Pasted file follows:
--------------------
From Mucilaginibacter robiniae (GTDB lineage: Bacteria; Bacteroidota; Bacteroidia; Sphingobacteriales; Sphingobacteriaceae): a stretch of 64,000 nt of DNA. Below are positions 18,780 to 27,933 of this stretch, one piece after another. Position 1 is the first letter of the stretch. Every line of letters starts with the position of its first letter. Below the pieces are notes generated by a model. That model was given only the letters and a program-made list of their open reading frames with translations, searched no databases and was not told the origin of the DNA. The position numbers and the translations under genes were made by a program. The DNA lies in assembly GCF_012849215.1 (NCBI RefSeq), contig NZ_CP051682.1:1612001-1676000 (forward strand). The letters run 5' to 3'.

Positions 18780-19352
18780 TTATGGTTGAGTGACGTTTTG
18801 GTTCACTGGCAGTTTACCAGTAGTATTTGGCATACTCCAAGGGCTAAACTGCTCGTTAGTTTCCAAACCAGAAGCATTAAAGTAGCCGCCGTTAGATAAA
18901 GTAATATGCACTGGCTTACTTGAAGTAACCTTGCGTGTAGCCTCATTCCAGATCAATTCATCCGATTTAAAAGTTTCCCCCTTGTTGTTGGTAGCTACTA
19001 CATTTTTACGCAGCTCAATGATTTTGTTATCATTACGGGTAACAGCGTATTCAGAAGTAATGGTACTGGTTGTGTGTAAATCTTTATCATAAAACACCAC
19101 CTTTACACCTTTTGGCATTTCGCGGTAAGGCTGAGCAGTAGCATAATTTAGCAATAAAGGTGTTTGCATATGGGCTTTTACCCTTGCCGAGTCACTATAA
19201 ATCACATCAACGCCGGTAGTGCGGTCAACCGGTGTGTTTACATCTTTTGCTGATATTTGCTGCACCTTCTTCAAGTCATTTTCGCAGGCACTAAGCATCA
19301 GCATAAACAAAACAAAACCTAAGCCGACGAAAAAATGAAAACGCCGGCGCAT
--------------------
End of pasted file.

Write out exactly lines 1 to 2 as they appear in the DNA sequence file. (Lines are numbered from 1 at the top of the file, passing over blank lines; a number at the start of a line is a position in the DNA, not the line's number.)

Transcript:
From Mucilaginibacter robiniae (GTDB lineage: Bacteria; Bacteroidota; Bacteroidia; Sphingobacteriales; Sphingobacteriaceae): a stretch of 64,000 nt of DNA. Below are positions 18,780 to 27,933 of this stretch, one piece after another. Position 1 is the first letter of the stretch. Every line of letters starts with the position of its first letter. Below the pieces are notes generated by a model. That model was given only the letters and a program-made list of their open reading frames with translations, searched no databases and was not told the origin of the DNA. The position numbers and the translations under genes were made by a program. The DNA lies in assembly GCF_012849215.1 (NCBI RefSeq), contig NZ_CP051682.1:1612001-1676000 (forward strand). The letters run 5' to 3'.

Positions 18780-19352